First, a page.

Friday, January 21, 2005
IT'S BEST not to have seen John Carpenter's 1976 "Assault on Precinct 13" if you want to fully enjoy the so-called remake, which has spared nothing in terms of overblown action and character caricature, and has clearly saved a bundle with B-tier stars and filmmakers.
The latest "Assault on Precinct 13," starring Ethan Hawke, Gabriel Byrne and Laurence Fishburne, set in a Detroit snowstorm, starts with the New Year's Eve celebrations of a haunted cop, Sgt. Jake Roenick (Hawke), and his colleagues, including Irish-cop-cliche Jasper "Old School" O'Shea (Brian Dennehy) and cartoonishly hot-to-trot secretary Iris (Drea de Matteo), who have to sit out the last few hours of a precinct that's about to be shut down. But their intention to partay their way into 2005 is derailed by a certain prisoner bus that's forced to stop over because of the storm.
The handcuffed prisoners onboard include Beck (John Leguizamo), Smiley (Jeffrey "Ja Rule" Atkins) and, most significantly, Marion Bishop (Fishburne), a cool-as-a-cuke gangster who knows where all the bodies are buried on both sides of the law.
No sooner have the bad guys been dumped into cells when the shooting starts, from outside and from cops. It seems that Marcus Duvall (Byrne), who heads the Organized Crime and Racketeering Squad, wants to ice Bishop before he blabs about bad cops to a grand jury. Bishop knows this and tells Jake. Precinct 13 is outgunned and outnumbered. Jake decides to release the prisoners and hand them weapons. The siege is on.
A venture by Focus Features' genre outfit Rogue Pictures (which seems to be modeled on Miramax's horror division, Dimension), the film is an obviously manufactured B-movie. You're supposed to feel cool and deliciously unsophisticated for even seeing it. And yet, there's that smell of corporate affectedness. This is a movie to enjoy and laugh at, simultaneously.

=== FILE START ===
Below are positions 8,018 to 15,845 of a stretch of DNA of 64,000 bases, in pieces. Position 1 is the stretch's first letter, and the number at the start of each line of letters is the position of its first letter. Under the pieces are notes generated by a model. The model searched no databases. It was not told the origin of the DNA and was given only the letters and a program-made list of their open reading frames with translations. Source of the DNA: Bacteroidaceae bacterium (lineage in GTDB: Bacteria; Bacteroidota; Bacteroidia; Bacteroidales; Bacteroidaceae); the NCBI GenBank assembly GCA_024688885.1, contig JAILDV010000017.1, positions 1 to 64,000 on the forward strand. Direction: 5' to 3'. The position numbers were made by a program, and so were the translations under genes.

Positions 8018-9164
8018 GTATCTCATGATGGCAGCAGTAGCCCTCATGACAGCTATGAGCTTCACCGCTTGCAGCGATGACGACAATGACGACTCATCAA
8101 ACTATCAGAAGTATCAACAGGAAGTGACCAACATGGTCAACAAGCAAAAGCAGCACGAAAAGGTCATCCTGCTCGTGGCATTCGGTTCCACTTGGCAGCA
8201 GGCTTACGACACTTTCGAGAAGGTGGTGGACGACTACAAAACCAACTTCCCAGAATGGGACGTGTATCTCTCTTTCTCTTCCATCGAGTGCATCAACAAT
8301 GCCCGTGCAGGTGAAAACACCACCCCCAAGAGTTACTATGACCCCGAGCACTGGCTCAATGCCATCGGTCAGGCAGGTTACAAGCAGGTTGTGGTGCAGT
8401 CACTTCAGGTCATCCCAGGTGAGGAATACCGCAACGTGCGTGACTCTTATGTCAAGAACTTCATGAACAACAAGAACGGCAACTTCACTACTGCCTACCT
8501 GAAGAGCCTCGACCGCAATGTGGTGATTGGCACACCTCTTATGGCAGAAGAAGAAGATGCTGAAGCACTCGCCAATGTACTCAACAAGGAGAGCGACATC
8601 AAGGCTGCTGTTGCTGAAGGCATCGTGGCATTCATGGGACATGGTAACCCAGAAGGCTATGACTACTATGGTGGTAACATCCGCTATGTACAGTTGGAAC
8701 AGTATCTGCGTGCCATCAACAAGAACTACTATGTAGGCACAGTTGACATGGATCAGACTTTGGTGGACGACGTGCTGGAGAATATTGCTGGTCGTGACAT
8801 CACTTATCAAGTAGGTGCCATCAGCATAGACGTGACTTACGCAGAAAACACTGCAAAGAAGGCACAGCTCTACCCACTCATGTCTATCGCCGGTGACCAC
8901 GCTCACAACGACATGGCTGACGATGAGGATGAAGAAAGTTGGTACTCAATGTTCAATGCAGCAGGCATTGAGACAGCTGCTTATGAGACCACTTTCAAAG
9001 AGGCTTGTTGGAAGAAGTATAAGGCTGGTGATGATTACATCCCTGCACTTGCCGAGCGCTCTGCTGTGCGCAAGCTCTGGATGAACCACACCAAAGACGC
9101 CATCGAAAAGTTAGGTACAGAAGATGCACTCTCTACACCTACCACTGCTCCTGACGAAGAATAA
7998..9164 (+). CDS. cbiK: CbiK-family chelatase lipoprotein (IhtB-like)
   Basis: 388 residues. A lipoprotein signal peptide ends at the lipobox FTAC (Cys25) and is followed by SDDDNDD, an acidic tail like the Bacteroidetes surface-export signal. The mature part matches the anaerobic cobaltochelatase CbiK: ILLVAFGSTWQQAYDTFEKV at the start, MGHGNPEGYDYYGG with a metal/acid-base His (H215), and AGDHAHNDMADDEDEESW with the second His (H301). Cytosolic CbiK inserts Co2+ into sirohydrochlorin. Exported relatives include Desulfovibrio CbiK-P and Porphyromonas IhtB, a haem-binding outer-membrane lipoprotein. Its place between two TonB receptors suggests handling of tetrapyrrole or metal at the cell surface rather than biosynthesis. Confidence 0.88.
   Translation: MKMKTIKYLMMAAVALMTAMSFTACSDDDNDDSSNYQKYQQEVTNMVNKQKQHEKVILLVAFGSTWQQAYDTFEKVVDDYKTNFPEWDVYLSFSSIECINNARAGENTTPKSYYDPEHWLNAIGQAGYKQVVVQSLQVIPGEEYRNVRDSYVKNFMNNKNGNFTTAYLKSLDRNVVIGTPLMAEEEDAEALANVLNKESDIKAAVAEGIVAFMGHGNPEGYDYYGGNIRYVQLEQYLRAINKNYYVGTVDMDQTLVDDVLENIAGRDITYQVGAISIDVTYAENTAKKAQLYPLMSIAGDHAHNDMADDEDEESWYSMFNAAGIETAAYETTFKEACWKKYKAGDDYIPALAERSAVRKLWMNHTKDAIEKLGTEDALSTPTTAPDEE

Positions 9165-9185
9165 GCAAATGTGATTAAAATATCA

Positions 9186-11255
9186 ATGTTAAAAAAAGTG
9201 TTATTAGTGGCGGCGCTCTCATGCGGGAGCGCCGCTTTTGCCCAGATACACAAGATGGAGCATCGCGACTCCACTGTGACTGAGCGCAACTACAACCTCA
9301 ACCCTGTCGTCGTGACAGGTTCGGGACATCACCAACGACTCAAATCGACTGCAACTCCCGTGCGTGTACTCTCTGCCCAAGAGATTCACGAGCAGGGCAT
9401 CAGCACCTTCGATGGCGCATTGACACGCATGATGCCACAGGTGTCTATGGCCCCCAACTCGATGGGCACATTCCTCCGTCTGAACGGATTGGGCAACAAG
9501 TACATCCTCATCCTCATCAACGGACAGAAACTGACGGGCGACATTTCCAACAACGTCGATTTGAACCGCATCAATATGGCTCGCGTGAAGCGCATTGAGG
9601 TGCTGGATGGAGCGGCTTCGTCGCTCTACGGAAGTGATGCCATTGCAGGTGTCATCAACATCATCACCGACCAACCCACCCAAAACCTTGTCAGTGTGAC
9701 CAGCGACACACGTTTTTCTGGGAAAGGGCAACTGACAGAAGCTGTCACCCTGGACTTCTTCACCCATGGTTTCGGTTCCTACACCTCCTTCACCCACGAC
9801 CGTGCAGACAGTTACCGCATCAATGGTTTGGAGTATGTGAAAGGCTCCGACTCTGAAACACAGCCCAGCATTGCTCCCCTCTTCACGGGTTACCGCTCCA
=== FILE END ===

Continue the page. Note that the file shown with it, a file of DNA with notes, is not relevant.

Iris the secretary, for instance, is irrepressibly hot (with the subtlety of Jessica Rabbit) for bad guys like Bishop. So when she gets thrown in a corner with him, well, she gets nervous and weak-kneed. The gal can't help herself! And there's a sort of cheapo, post-"Basic Instinct" sexual tension between Jake and a shrink (Maria Bello) assigned to monitor his emotional health following an emotionally traumatic episode in his past. She, rather absurdly, has chosen New Year's Eve (she's dressed skimpily for a later party) to check him out. She gets caught in the siege, of course.
Hawke is emotionally haunted in that method-acting way: lots of tics and trembly fingered reaches for the antidepressants. Acting! No doubt, he stayed "in character" throughout the shoot. And then there's the just-back-from-the-dentist sparkle on Leguizamo's teeth. He's supposed to be a low-life heroin addict, for crying out loud, but he's got a smile like George Hamilton.
It's good for a silly laugh, this stuff. And maybe this movie will draw renewed attention to Carpenter's eminently better movie. Seeing the two movies side by side, you'll notice the fascinating differences, ranging from Carpenter's setting of the story in a claustrophobic Los Angeles to the racial and moral switcheroo of Bishop. In the 1976 version, Bishop is the black cop keeping the bad guys out. In the latest movie, as mentioned, Bishop is the cool, black heavy in the jail cell. Incidentally, Carpenter's film, in turn, was inspired by Howard Hawks's 1959 "Rio Bravo," in which a sheriff (John Wayne) and his drunken deputy (Dean Martin) try to keep a gang of varmints out of their jail in southwestern Texas. The further back you go, the better the movie gets. I'll take Dino's twisted, gin-soaked smile over Leguizamo's designer teeth any time.